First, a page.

NAB: Australian house price growth looks set to slow sharply

Photo by Mark Mainz/Getty Images

Sentiment towards Australia’s housing market ebbed during the September quarter with the NAB’s residential property index sliding 7 points to +10. The reading, the second consecutive fall, left the index below its long-term average of +14.

The NAB note that a sharply improved reading towards the outlook for Queensland’s property market, and less negative readings for South Australia and the Northern Territory, were able to partially mitigate softness in other states and territories, particularly in Western Australia which saw sentiment collapse to the lowest level on record.

The respective changes in sentiment towards the housing market are revealed in the chart below. Note the softening in New South Wales and Victoria – albeit from elevated levels – along with the incredibly ugly -61 level for Western Australia.

Reflective of the softening outlook towards the housing market, the NAB noted that expected house price growth over the next one to two years was also scaled back to 1.5% and 1.8% respectively. Respondents in Queensland expect the largest house price gains – both in 2016 and 2017 – while those in Western Australia indicated that they expect house prices to continue to fall.

Fitting with the softening in the headline property index, NAB chief economist Alan Oster believes that recent house price gains – particularly in Sydney and Melbourne – are unlikely to continue.

“In an environment where income growth continues to be modest, these rates of growth are unlikely to continue, suggesting price growth will slow in 2016,”said Oster.

“Additionally, regulatory changes to address perceived risks in housing credit (particularly investor credit) are likely to have at least some impact on housing demand.”

As a result of the survey results, the NAB has lowered its expectation for national house price growth from 3% to 2.3%. They also expect prices for houses to outperform units as a result of the strong supply response for the latter seen along Australia’s eastern seaboard.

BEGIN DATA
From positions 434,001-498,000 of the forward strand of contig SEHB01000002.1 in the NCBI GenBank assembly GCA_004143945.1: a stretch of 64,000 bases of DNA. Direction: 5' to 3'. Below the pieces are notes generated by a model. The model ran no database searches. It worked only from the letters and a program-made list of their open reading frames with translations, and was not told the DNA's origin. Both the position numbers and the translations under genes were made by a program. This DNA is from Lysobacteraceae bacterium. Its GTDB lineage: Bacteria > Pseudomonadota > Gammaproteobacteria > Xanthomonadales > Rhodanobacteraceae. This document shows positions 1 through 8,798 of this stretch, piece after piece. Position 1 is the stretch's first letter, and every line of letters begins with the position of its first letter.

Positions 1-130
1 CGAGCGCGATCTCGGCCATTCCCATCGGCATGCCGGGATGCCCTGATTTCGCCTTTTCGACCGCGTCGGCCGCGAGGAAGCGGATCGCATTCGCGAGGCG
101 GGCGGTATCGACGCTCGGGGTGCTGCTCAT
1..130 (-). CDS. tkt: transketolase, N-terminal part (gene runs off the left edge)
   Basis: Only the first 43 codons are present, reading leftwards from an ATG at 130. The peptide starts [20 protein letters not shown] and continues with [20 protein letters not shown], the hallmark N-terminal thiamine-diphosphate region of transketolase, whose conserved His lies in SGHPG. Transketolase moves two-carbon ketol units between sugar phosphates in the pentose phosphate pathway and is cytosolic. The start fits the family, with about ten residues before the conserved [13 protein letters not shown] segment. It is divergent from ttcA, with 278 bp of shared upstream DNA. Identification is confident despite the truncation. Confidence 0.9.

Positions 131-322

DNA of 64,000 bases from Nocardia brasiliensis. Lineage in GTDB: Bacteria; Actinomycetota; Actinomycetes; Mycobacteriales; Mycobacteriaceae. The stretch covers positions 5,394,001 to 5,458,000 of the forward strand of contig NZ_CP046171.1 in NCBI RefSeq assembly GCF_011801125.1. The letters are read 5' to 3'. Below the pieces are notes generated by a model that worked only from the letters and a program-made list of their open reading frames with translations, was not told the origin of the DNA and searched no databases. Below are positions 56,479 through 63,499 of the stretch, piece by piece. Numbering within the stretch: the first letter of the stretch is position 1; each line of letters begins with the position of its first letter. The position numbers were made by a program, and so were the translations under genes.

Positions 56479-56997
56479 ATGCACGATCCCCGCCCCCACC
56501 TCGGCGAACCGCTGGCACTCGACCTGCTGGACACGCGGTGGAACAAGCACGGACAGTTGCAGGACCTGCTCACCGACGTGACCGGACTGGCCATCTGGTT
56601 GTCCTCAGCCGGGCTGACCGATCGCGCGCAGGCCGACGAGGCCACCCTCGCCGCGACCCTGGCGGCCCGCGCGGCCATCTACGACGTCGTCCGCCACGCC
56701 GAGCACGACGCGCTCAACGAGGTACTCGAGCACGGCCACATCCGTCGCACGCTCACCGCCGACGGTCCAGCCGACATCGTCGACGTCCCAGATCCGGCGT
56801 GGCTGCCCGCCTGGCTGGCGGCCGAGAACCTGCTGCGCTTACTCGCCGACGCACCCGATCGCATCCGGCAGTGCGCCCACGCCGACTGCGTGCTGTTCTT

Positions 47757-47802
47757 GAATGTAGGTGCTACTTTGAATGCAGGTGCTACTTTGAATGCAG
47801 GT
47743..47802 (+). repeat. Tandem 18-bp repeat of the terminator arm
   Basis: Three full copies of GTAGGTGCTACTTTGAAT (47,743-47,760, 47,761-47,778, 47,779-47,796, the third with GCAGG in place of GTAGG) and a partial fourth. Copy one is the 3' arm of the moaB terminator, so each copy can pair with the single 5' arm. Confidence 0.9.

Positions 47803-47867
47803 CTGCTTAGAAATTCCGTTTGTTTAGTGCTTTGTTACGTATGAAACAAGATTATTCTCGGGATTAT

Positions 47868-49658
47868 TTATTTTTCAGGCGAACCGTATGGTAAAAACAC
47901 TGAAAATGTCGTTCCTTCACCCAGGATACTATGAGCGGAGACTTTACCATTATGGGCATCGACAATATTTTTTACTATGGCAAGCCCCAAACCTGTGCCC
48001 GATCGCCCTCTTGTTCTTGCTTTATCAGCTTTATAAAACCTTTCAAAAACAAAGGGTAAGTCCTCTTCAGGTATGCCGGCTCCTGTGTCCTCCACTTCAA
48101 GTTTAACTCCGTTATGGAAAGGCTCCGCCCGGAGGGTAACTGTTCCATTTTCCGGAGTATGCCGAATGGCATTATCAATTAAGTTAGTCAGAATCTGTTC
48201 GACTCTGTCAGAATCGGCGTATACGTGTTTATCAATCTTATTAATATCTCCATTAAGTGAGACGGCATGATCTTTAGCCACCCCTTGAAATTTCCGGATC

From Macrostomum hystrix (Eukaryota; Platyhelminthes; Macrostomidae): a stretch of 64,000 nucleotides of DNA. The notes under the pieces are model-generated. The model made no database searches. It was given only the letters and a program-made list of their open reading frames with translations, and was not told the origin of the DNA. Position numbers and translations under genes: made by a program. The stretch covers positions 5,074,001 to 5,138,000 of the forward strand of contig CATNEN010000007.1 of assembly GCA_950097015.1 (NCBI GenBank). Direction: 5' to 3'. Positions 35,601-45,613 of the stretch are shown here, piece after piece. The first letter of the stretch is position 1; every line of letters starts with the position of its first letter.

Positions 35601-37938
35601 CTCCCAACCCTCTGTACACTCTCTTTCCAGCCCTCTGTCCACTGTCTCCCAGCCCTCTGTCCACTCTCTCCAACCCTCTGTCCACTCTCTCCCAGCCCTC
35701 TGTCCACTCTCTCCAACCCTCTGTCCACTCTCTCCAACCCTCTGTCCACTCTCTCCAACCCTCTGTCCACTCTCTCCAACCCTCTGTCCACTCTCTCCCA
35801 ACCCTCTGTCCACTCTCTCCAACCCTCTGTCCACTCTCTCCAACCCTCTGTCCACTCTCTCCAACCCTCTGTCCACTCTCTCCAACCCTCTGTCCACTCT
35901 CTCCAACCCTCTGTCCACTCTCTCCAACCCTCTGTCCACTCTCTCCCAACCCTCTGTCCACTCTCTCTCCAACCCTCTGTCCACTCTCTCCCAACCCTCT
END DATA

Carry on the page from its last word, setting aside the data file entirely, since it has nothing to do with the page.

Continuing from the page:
“In 2016, the slowdown in average national house price growth to 2.3% is largely driven by a moderation in both Sydney and Melbourne prices growth. NAB Economics expects house price growth to decelerate in Sydney to 1.2%, while price growth in Melbourne will ease to 3%. Brisbane is tipped to see the fastest house price growth (4.5%), and the Adelaide market is expected to improve (2.4%). Perth will remain weak, although price declines are forecast to ease (-1.2%),” they wrote.

The findings of the NAB survey are similar to those in the separate Westpac-MI consumer sentiment survey where respondents have been growing increasingly pessimistic towards the outlook for the housing market, particularly in New South Wales.

Echoing the NAB’s view that house prices are likely to outperform those for units, the RBA recently warned in its latest quarterly financial stability report that the risk of a supply glut in high density units in inner city Melbourne and Brisbane was growing, warning that this could pressure unit prices in these areas.

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